Pairing Bluetooth devices using PowerShell for Fun and Profit

Feb 02, 2022

I switch between work and personal laptops nearly every day. But my wireless keyboard doesn't support multiple devices. So every time I switch devices, I need to un-pair then re-pair the keyboard to the new device. Otherwise, it just doesn't connect.

On Windows, this re-pairing process takes ~10 mouse clicks, or roughly 30 seconds. After months of doing this nearly every day, it’s become a bit tiresome... so I decided to automate it.

Pairing Bluetooth devices via the terminal

With some help from Google and Stackoverflow, I found a Windows tool called Bluetooth Command Line Tools. It lets you discover, pair, and connect Bluetooth devices using terminal commands.

After installing it, you can search for nearby Bluetooth devices (their names and Mac addresses) by running the btdiscovery command in Command Prompt or PowerShell. The command takes several seconds to run so don't panic if it's slow.

Scripting in PowerShell

Then I created a little PowerShell script called keyboard.ps1:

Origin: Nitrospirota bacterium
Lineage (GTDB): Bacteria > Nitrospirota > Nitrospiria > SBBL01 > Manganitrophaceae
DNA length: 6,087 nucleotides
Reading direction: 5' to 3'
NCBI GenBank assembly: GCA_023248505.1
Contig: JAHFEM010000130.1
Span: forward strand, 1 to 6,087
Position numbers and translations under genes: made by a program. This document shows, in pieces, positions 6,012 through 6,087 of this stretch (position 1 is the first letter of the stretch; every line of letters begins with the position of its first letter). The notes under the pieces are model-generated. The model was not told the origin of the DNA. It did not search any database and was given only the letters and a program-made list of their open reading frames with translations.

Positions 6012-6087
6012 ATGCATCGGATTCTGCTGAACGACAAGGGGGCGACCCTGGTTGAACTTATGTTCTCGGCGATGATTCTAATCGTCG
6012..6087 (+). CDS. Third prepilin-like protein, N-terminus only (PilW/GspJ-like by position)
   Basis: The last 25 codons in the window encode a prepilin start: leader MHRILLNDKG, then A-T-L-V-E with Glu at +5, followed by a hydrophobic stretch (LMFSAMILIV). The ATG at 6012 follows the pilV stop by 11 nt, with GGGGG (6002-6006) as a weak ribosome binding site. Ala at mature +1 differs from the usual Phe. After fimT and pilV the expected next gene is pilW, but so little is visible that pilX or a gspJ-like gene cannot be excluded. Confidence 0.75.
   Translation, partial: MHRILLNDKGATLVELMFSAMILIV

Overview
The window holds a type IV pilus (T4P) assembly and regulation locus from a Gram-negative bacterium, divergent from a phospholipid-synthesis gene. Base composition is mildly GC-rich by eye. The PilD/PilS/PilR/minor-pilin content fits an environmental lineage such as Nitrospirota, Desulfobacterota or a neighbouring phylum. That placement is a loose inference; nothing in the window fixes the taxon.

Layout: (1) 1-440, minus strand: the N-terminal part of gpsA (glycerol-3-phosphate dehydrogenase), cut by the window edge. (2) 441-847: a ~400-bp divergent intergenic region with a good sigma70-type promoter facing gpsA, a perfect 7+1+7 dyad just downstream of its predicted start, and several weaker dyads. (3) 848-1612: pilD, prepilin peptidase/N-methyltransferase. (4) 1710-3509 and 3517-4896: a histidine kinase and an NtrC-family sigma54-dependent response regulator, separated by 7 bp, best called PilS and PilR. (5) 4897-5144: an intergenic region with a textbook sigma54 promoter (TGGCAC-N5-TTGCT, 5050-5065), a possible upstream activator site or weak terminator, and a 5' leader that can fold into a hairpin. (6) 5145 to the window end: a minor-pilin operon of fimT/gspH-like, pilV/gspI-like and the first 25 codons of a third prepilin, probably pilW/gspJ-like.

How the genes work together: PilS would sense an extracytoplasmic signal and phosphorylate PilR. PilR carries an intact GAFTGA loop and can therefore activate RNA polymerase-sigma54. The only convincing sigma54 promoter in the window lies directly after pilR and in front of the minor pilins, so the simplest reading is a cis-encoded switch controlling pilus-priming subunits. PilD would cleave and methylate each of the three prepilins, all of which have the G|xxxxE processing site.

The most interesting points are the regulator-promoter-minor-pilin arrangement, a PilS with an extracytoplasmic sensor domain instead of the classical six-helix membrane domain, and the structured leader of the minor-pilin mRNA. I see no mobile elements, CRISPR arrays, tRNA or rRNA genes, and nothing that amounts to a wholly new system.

# Replace this device name with your own device's name
$DeviceName = "Magic Keyboard with Numeric Keypad"

"Unpairing device: $DeviceName"
btpair -u -n $DeviceName

"Pairing device: $DeviceName"
"Note: you may need to click on a Windows prompt and accept the PIN"
btpair -p -n $DeviceName

Copy your device's name from the btdiscovery output and put it in the $DeviceName variable.

Save the script to your desktop.

Right click the file > Run with PowerShell to run it:

Running the PowerShell script
Running the PowerShell script

BTW: you could do the exact same thing by using the btpair commands in a Batch script. I just wanted to learn a bit of PowerShell.

Pairing by MAC address instead of device name

If you (or others nearby) have devices that share the same name, you can avoid conflicts by using the device's MAC address instead.

In the script, replace the "-n" flag with a "-b" flag, followed by the device's MAC address.

However, your mileage may vary: the commands didn't work for me when I used a MAC address. I’m not sure why.

It's not perfect

Now I just run this script whenever I switch devices. It's not perfect: the script takes 5 to 10 seconds to run, and I have to do a couple clicks to confirm Windows 10's Bluetooth PIN prompt before pairing. Heck, there’s probably an open source equivalent of Logitech Flow for smoothly transitioning between devices.

But by going this route, I got to learn some basic PowerShell and can now feel an iota of pride every time I run the script and sit there for 10 seconds, watching it run :)